You are here: HomeRescues → 1984, March 19, Tryphena Harbour, Great Barrier Island

During a high-spring tide at around 10.30 pm a adult and calf pilot whale swam over a shallow sandbar into the harbour.  Shortly afterwards these two whales stranded and what followed was a consecutive stranding of a few more individuals.  Awaiting just offshore was the main group, but as the tide rapidly dropped the whole group became stranded, leaving 143 individuals in a tight group and firmly ashore.  The call was put out for help and rescue personel started arriving as soon as transport allowed.  Unfortunately a few caring people had wrongly assumed that these stranded whales required water inside their blowholes which resulted in at least 30 whales being accidentially drowned.  

At 0630 hrs, just after daylight, Whale Rescue team member Steve Whitehouse arrived with members from the Ministry of Fisheries (who at the time were the legally mandated authority for stranded whales).  They were followed shortly by 50 members of the New Zealand Army and more local volunteers.  Steve implimented the correct rescue procedures and the priority, as always, was to immediately upright the pilot whales.  This was to ensure that they did not drown during the incoming tide and to allow them to regain their balance.  High tide was at 0930 hrs sothe work was fast and furious, to minimize the drowning risk.

Due to the large number of whales and the relatively low numbers of rescue personnel, 19 whales managed to break away from the effort to assist them and restranded in the next bay.  This resulted in the whole group having to be held until the next high tide, as the water once again rapidly dropped around those remaing animals.  

The military stepped in with more personnel and basic rescue equipment such as bed sheets (which they had stripped off their own bunks on the ships) and pumps to keep the whales cool and wet.  

Despite all this help, 25 whales had to be shot due to their position on the rocks and the smaller subesquent tides which would not reach them in order for them to be refloated.  Additionally, this stranding was before the Rescue Pontoons had been built and their use may very well have influced the final number of animals which were rescued.  However, the concept of using a 'magnet' whale to draw the others out to sea was used, where a female and calf were very carefully moved into deeper water and held whilst they called to the other members of the group.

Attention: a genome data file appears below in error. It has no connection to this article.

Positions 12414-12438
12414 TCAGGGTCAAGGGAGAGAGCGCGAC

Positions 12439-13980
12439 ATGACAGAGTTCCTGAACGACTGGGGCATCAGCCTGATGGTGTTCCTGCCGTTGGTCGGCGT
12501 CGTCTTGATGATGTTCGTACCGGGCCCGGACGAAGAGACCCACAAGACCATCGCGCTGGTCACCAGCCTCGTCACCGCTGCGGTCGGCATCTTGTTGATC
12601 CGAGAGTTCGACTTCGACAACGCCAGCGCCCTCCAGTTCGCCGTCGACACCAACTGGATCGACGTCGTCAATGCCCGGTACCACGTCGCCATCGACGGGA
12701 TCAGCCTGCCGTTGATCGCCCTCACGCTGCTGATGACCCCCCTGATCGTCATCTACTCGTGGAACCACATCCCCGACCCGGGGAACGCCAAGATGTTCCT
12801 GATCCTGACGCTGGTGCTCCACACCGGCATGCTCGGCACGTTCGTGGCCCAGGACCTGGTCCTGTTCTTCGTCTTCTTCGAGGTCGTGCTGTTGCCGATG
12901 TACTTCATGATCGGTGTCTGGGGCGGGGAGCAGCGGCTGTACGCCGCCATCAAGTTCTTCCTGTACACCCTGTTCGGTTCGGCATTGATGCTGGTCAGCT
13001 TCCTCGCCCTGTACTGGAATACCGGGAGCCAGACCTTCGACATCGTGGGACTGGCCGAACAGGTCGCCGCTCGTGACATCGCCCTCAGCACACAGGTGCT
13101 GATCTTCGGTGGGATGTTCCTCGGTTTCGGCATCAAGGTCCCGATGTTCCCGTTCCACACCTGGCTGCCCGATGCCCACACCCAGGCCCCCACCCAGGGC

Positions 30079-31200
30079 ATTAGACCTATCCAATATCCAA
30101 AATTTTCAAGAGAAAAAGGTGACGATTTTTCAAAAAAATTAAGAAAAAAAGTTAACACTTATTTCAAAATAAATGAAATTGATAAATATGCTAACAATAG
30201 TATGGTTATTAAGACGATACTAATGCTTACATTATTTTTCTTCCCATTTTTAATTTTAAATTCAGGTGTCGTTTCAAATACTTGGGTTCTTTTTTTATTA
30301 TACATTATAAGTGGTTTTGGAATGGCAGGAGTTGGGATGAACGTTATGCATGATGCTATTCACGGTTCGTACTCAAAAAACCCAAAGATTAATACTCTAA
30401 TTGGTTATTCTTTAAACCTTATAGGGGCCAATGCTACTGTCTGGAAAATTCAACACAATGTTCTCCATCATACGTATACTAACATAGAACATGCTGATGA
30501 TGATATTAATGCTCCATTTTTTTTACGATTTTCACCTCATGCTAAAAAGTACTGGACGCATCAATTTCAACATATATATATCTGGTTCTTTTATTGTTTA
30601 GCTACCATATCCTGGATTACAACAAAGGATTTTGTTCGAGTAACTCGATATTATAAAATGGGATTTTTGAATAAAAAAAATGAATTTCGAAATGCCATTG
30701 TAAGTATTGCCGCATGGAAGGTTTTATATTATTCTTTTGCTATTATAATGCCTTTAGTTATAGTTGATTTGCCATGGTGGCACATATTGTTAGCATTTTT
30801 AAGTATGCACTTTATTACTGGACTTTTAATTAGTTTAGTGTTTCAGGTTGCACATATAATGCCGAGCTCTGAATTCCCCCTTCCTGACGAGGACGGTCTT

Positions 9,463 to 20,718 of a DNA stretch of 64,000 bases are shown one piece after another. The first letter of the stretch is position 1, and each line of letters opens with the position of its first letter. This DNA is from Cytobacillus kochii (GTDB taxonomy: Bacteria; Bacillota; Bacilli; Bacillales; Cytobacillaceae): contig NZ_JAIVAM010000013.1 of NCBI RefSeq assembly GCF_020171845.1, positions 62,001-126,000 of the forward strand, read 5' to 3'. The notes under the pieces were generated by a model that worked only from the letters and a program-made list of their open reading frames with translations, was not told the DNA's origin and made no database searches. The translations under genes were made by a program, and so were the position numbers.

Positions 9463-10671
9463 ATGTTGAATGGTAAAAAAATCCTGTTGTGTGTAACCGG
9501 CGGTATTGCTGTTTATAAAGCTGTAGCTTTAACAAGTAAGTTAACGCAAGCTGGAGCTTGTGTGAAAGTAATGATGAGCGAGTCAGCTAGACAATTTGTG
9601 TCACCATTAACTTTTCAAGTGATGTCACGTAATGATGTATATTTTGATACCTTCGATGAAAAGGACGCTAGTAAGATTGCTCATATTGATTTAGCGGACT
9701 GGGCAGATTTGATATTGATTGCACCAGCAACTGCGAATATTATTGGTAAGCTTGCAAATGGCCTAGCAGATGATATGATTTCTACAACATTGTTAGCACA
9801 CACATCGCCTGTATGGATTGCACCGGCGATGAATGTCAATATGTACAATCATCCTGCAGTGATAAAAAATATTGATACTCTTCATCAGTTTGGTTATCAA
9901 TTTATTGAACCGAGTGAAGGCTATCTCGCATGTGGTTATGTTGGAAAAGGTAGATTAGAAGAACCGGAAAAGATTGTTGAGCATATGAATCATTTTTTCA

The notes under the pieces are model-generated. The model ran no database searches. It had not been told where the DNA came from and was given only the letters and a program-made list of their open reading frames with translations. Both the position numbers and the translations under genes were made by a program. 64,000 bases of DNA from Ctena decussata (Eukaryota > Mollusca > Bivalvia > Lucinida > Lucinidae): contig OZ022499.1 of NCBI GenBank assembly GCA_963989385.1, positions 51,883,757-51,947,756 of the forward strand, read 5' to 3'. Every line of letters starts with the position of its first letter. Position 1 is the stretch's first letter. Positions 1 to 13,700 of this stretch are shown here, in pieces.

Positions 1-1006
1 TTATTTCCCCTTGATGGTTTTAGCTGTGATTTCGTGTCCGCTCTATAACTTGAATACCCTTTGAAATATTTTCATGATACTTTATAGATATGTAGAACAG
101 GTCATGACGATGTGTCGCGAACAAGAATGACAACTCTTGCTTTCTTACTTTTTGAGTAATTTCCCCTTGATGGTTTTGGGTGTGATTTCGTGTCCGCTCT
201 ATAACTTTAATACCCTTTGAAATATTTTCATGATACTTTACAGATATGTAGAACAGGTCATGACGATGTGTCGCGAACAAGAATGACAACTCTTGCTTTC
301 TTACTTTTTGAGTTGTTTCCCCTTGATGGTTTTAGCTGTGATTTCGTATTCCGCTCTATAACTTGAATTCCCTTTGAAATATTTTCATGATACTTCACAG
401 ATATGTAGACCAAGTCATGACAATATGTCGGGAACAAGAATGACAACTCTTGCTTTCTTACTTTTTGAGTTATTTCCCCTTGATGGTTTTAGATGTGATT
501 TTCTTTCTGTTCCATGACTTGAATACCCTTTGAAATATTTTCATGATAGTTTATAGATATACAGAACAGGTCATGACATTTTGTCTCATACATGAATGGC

After two days 67 pilot whales were rescued and observed as they headed out to sea.  They were followed for several hours until they reached the Colville Channel.  The locals were very concerned about the whales and their fate.  To ensure that rescues were more successful, Steve Whitehouse returned to Great Barrier Island a few weeks later to conduct a Marine Mammal Medic training course for the residents.  This training was instrumental in the extremely high success during a rescue of pilot whales in Catherine Bay the following year.

Rescue Images
Quick Facts

Name Pilot whale, long-finned
Pilot whale, long-finned
Suborder Odontoceti
Family Delphinidae
Max. size - Male 6.7 m (21.9 ft)
Max. size - Female 5.7 m (18.7 ft)
Calf size 1.7-1.8 m (5.5-5.9 ft)
Max. weight - Male 2,300 kg
Max. weight - Female 1,300 kg
Calf weight 75 kg
Food primary food is squid, but known to take fish
Latin name Globicephala melas
Location Tryphena Harbour, Great Barrier Island
Latitude -36.30249
Longitude 175.47074
Number of Whales 143
Number rescued/saved 67
At this rescue

Steve Whitehouse – Technical Advisor

Steve Whitehouse – Technical Advisor

From a background as the NZ Whale Rescue Coordinator and a Fisheries Officer, Steve went on to design and implement both the Marine Mammal Medic (MMM) course, including full procedure manuals and the Whale Rescue Refloatation Pontoon System in the 1980s.  Originally designed to train DoC staff and authorities in effective whale rescue techniques, Steve later redeveloped the MMM course for the layperson.


With special thanks to

Without the kind help of all the Military personel and their equipment it would not have been possible to save so many of these pilot whales.

Location of Rescue

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